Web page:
The first several chapters comprise conversations between USSR officials. With the exception of a refinery being overtaken and destroyed there is nothing exciting taking place
A "can't put it down story!" Even after having the original novel some years ago, this re-visit was an absolute. The narrator was superb; wish he hosted other Clancy novelA must read/hear!
Hi I'm Jim Munchbach author of Make Your Money Count, What Matters Most, and Allied for Success. I love to read with my ears.
Loved this listen. Not the best ending.
With so much action from page one, I guess the ending had to be non-climatic. Not disappointed just a little surprised.
Retired, live in MT, great for listening while driving long distances. BTW, Doc Holliday, is my real name.
Thrilling, realistic, taught
The beginning of the story.
Almost anyone. Prichard, seems to talk like a computer–monotone. His voice is grating. I just got into audiobooks, but this has been true of the two I've listened to. (So, don't take what I say as true.)
Love any book by Tom Clancy, But when Audible changed the downloadable book lengths from multi segments to a single download, I can no longer listen to any book over 27hrs on my iPod - I have to switch over to iTunes to listen to the rest of the book. My iPod reaches approximately 27hrs and begins to skip around and then jumps to next book in sequence and begins there - until the 27hr limit.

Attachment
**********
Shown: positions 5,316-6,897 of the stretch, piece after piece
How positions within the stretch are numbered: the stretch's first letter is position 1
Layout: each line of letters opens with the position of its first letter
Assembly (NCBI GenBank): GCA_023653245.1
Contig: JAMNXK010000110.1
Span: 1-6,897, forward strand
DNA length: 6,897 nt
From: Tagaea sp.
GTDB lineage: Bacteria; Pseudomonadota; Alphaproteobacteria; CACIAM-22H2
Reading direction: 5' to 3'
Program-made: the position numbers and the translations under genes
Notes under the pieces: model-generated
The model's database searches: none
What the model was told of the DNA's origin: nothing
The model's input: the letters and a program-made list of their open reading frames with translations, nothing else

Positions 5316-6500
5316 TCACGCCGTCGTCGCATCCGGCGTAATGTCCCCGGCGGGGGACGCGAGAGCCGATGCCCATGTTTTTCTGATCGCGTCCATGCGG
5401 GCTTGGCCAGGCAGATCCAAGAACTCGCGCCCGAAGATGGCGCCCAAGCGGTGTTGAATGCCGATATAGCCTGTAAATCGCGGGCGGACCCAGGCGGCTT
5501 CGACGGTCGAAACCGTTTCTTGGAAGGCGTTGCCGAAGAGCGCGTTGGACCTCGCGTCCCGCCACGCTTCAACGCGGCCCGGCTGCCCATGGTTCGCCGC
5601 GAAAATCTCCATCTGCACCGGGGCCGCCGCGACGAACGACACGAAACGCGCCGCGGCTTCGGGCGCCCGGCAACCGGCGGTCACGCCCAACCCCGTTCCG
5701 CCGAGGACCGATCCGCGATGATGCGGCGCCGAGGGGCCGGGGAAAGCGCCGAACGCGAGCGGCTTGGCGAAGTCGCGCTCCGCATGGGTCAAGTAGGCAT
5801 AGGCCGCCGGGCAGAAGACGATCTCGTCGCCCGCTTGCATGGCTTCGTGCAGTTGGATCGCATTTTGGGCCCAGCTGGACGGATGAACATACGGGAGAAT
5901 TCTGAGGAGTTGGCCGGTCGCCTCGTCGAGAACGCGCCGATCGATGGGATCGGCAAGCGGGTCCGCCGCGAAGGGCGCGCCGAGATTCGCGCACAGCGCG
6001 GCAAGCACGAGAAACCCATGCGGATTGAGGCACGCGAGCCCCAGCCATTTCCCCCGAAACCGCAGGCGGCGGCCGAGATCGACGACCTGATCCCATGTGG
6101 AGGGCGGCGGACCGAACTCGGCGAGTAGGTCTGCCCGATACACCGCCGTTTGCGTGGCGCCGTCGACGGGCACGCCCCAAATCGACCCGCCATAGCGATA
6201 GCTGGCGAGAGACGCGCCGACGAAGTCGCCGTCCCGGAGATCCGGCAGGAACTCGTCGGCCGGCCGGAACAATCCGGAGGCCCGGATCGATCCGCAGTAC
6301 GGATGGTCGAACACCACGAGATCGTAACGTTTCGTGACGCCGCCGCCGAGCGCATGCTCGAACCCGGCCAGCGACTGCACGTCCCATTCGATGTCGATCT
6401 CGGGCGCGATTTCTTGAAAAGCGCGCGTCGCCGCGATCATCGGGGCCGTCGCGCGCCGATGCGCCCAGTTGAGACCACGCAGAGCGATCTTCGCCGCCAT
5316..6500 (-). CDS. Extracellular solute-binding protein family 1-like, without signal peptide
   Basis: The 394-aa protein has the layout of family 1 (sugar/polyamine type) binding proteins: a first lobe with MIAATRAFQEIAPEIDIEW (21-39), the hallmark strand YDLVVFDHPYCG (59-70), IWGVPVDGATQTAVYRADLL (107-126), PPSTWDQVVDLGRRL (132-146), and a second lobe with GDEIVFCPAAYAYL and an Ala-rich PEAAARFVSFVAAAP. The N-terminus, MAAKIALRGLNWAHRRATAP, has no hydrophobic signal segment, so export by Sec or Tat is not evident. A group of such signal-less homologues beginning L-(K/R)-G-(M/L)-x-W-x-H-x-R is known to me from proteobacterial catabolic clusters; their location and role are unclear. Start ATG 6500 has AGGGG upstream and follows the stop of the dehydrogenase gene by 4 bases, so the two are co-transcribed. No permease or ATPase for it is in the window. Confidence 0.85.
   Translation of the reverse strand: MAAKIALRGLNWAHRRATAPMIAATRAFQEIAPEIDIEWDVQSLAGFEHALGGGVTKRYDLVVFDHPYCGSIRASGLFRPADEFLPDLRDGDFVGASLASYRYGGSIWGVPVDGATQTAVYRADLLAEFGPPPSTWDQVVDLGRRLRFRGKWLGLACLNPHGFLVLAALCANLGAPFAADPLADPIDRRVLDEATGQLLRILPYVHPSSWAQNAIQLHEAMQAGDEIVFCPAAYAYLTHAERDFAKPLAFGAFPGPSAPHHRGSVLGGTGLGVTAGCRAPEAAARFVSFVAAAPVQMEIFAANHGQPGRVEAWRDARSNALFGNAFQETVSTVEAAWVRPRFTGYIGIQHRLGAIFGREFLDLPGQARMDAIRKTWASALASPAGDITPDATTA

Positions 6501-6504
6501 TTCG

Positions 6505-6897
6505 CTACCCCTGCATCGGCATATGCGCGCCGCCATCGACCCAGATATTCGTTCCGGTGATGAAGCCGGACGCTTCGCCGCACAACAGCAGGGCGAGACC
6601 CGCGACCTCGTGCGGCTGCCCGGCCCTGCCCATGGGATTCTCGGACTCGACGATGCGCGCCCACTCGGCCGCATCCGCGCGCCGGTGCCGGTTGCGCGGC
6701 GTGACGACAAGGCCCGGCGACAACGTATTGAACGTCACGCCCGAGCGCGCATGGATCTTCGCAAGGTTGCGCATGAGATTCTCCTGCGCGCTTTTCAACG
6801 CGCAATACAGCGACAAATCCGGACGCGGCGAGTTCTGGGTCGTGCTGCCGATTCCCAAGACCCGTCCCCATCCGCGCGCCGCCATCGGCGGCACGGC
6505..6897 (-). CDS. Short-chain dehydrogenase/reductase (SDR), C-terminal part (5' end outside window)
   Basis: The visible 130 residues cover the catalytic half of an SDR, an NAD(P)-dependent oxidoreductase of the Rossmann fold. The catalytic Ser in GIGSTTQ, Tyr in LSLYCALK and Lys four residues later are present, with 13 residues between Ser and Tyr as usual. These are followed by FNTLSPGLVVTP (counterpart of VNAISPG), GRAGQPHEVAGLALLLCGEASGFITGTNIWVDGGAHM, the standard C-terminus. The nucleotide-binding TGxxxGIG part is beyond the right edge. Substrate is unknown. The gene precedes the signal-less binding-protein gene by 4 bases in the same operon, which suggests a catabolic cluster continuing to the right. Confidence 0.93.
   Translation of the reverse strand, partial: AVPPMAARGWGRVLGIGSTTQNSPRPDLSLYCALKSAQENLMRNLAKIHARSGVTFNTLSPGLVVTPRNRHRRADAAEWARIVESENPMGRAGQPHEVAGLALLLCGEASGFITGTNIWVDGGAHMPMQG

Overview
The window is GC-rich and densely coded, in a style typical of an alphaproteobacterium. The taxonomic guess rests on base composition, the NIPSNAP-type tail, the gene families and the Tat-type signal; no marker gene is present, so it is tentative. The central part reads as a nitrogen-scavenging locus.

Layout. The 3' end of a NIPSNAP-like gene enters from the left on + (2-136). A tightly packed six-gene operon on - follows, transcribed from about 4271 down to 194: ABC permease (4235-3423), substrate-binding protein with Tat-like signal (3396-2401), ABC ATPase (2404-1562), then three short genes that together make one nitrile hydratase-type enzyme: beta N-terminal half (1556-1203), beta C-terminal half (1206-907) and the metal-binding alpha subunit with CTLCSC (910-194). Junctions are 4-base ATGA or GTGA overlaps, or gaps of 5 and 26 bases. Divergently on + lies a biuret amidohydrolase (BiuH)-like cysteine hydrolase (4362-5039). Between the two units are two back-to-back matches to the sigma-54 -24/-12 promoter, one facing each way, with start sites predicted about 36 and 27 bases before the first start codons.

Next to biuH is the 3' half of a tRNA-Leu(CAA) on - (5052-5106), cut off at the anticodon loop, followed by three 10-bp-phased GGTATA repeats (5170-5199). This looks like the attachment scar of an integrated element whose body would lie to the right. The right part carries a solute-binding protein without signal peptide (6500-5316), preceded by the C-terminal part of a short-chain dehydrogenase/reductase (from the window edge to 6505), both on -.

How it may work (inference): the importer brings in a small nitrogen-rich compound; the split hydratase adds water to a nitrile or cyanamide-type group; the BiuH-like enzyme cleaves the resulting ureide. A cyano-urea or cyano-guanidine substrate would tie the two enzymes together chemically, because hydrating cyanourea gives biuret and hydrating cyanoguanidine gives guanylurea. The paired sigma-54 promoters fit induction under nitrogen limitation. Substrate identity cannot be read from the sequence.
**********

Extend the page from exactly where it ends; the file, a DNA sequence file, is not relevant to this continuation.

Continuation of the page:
This is indicative of all books over 27hrs in length, I know because I have 100+ that fall into that category, and have listened to all of them and get the same result.
If you still have the older multi segment format, don't update to the newer single format or you will be disappointed!!
Until Audible addresses this issue, if your book length is over 27hrs in length, then you might want to reconsider downloading the book.
I read a lot of history, with an emphasis on military history. I'm not however a fan of most military fiction. This story however, I enjoyed from beginning to end. As with alll Clancy novels, there are several separate, but interelated stories, that combine in a great yarn. The story begins with Muslim fundamentalists destroying one of the Soviet Unions most important oil fields. When the energy minister informs tho Politboro of the extent of the disaster, the Soviet leaders decide they need to takeover the Mideast oil fields, but also that they must first eliminate NATO as a threat. What follows is a story of the Soviet military preparations for war and the various methods they use to fool NATO, so they won't also increase their readiness. This is followed by the action the Russians take to convince their own people, as well as the world, that they are justified in attacking. There is also a subplot of NATO efforts to identify what is really going on and how to prepare for the war they are beginning to suspect. Will they be ready in time?